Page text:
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Soc102 Lec 10

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University of Toronto St. George
Lorne Tepperman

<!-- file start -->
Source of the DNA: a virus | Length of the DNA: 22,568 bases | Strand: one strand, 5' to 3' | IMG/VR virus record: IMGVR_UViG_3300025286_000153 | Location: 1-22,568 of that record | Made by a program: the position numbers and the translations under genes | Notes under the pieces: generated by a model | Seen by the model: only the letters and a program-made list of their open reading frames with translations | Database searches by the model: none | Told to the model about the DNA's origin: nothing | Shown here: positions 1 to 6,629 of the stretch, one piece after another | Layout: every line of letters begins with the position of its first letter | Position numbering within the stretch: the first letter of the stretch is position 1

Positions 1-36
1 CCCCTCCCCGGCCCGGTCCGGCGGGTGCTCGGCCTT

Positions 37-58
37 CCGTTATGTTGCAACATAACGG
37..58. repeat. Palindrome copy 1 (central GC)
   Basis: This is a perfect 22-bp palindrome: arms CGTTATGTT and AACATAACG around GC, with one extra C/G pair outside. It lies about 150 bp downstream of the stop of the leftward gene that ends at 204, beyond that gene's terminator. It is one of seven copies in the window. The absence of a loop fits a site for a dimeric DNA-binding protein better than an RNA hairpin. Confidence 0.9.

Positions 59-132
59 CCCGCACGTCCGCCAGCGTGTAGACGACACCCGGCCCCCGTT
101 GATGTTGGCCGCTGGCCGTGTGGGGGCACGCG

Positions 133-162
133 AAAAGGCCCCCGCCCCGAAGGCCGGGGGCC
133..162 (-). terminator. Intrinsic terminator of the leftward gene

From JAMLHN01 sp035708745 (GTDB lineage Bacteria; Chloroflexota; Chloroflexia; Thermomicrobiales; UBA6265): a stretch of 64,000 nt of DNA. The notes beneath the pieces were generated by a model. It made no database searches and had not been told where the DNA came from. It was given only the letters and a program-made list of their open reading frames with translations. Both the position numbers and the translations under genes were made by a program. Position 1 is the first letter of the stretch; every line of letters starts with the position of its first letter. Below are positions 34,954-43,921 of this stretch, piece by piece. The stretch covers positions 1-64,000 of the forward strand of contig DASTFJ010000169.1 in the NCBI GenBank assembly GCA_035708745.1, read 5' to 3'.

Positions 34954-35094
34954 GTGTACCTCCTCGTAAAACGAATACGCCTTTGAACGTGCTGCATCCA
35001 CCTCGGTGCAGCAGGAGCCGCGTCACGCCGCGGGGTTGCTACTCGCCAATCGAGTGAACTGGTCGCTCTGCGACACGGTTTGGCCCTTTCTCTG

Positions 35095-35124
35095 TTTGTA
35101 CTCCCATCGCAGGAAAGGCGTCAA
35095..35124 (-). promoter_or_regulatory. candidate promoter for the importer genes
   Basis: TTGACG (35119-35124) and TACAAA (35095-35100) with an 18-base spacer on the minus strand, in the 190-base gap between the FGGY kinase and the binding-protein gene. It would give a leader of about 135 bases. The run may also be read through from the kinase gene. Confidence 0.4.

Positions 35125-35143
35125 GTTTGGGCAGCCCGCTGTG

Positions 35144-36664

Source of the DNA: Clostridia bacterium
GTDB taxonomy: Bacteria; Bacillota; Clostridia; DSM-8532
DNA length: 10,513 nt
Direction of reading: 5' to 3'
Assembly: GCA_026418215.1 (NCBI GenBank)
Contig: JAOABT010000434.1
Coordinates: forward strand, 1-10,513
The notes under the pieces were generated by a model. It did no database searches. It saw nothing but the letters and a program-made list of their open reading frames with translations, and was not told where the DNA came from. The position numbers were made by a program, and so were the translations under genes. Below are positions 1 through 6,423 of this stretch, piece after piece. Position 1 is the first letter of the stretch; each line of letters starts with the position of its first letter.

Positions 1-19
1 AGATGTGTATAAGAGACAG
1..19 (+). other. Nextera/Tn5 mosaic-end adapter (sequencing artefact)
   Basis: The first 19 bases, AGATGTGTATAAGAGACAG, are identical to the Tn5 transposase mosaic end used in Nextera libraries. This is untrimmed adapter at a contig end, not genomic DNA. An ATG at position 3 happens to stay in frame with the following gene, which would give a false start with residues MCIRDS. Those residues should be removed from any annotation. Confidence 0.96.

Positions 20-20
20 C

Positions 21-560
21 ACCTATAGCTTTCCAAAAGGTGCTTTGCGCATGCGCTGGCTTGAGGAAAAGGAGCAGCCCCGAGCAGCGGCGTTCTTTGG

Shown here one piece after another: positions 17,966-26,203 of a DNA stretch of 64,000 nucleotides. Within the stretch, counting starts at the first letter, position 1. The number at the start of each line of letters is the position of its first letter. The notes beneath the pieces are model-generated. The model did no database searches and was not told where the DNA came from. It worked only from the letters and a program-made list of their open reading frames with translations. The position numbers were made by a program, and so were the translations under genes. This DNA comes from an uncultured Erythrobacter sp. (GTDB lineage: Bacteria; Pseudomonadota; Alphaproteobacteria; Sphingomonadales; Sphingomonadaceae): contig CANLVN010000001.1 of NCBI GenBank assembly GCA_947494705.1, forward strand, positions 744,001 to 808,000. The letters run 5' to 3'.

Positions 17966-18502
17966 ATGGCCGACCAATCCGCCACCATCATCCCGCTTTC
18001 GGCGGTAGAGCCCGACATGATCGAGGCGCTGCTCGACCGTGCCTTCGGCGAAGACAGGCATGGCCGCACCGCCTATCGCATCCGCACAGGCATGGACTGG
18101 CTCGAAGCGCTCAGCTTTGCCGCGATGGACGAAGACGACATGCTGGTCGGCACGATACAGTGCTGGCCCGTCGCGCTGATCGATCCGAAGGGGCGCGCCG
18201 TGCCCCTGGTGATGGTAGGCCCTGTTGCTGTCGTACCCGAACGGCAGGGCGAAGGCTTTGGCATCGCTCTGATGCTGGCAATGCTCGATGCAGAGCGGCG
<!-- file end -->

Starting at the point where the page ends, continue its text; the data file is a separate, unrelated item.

Sociology Lecture 10: Can We Do Better? WhatAre People Seeking? -people have been searching for a "better world" for last two centuries -people's ideas to what it is varies over course of time Everyone Wants Things That Require More Equality -People say the same things when it comes to what they care about: 1) Good Health 2) Safety for themselves and loved ones 3) Amodicum of Respect and dignity - no one desires sickness, war and crime -yet, we see more of these undesired outcomes wherever inequality is most extreme Why Does Extreme Inequality Persist? 1) many people have been led to believe inequality is natural and inevitable -this includes extreme inequality 2) some people benefit from this system of inequality -they want things to remain status quo How Do We Break Our Habits of Inequality -people hate to admit past mistakes -hate to make an effort to change our behaviour and thinking -are there particular reasons why people can't think differently about inequality? The Persistence of Income Inequality -GINI Index helps us measure inequality very precisely -allows us to chart changes over time -inequality has decreased in Canada over past 2 centuries -it has however risen in past two decades -despite a history of social measures to reduce inequality, income inequality persists Laying Blame for Inequality and Poverty -Today there are 3 popular ways to look at causes for inequality that results in poverty 1) many blame internal causes -includes laziness, addiction or lack of IQ 2) others blame external causes -social policy, discrimination, low wages 3) another group look at fatalistic causes to try and explain poverty -bad luck or fate Canadians Differ FromAmericans in Their Beliefs About Inequality -Most Canadians recognize it is a combination of internal and external factors that determine one's economic standing -Compared to Americans, CAN more likely to believe external factors play a larger role in poverty and inequality creation CanadiansAre More Sociological ThanAmericans, WhoAre More Psychological -Compared to Americans, CAN maintain a greater concern for justice in face of economic inequality -more likely to connect poverty to external factors -shifts blame from people to social structures and processes The Politics of Blame -In general, people view poverty and income disparity differently -depends on: 1) their personal just world belief 2) their country's unique cultural history -Also, right leaning people favour internal causes while left favour external Just World Beliefs -people differ in willingness to believe in a just world -the idea that effort (and virtue) is rewarded and laziness (and wickedness) is punished -beliefs are normally formed in childhood -through negotiation between parent and child -while we all want to believe this, evidence shows otherwise Comfortable People in Developed Countries Indulge in Just World Thinking -people who believe in a just world have hard time accepting evidence that shows its not -where a majority of people are poor and powerless, just world belief is generally weaker Just World Believers are Dangerous in a Great Many Ways -just world believers promote war making -they form collective narratives that blame their opponent -Military and other violent conflicts are often facilitated by an unfamiliarity with others -often accompanies just world views Trouble Changing Their MindsAbout Inequality -people who have just world beliefs are reluctant to change their views about issues of fairness and equality -cannot simply reject justifications for income inequality or other kinds of inequality The International Variation in "Just World Beliefs" -these beliefs vary strongly between societies -same as degrees of inequality in each society -ex: CAN vs US -just world beliefs influences a society's habits of inequality It Matters How People Explain and Lay Blame of Poverty -how public sees inequality is important -dictates how we help (or fail to help) disadvantaged people -different beliefs about blame and personal responsibility reflected in proportion of taxes paid in different countries -victim-blaming countries tax rich people at lower rates Taxes, as Transfer Payments and Social Programs, Reduce Social Inequality -amount of taxation in a country determines how much money is available -money used to create social policies and programs -aimed to help poor and others who need aid -Both CAN and Scandinavian countries tax at higher levels and have lower inequality levels then US -they make the external attributions to poverty that lead to greater aid for the poor WeAre MoreAble to Deal With Societal Inequality Than Many Other Societies -Canadians have weaker just world beliefs than people in many other countries -ex: are more likely to attribute poverty to external factors -means we are more able to develop solutions to economic inequality Canada is More Equal Than Some Societies, But Less Equal Than Others Canada is In the Middle and Can Move Up or DownAs the Nation Chooses -Today, CAN ranks somewhere in the middle in terms of income inequality -more equal than many societies, but still more unequal then many -our choices of the future tied to our present beliefs (like just world) -all of the forms of inequality in our society are linked in some way to just world belief Habits of InequalityAre Generalized -societies differ in their general predisposition towards inequality -predisposition shows itself in all major domains of social life -class, gender, race, aging etc. ACommitment to Liberty, Through Free Markets, Cannot Produce Equality -an unregulated market might fulfill some people's desires for liberty -cannot create equality -seems fair to everyone -it is not because it is like a roulette wheel whose odds never change ACommitment to Equal Opportunity Does Not Produce Equitable Outcomes -Certain groups in the population tend to have low incomes and education -children less likely to get more education and higher incomes -means less likely to attain biggest societal rewards -so despite a formal commitment to equality of opportunity through formal education, the class structure is perpetuated AStatement of the Habits of Inequality Theory -Whether due to class, gender, race or otherwise, all types of social inequality display similar patterns or cultural habits -call these patterns: -social differentiation -narratives of blame -practices of oppression -narratives of validation -strategies of resistance The Role of Social Differentiation, Found inAll Societies -Social Differentiation involves -identifying diff kinds of people who are assumed to be essentially and unchangeably diff -defining this difference as consequential for social and economic life -Without social differentiation, inequality does not exist -in all societies, these inequalities are then culturally rationalized or justified The Development of Narratives of Blame -Narrative of blame stem from just world beliefs -people construct these narratives to try to explain why certain groups are poor or victimized -ex: because they are lazy and lack a work ethic or below average IQ -this need to make sense of and to justify inequality has intensified along with rising income inequality -income inequality has been rising for past 20 yrs Narrative s of Blame are Morality Tales -they are moral theories and demand conformity -assume that everyone shares the same understanding of what is normal and proper -assert people are punished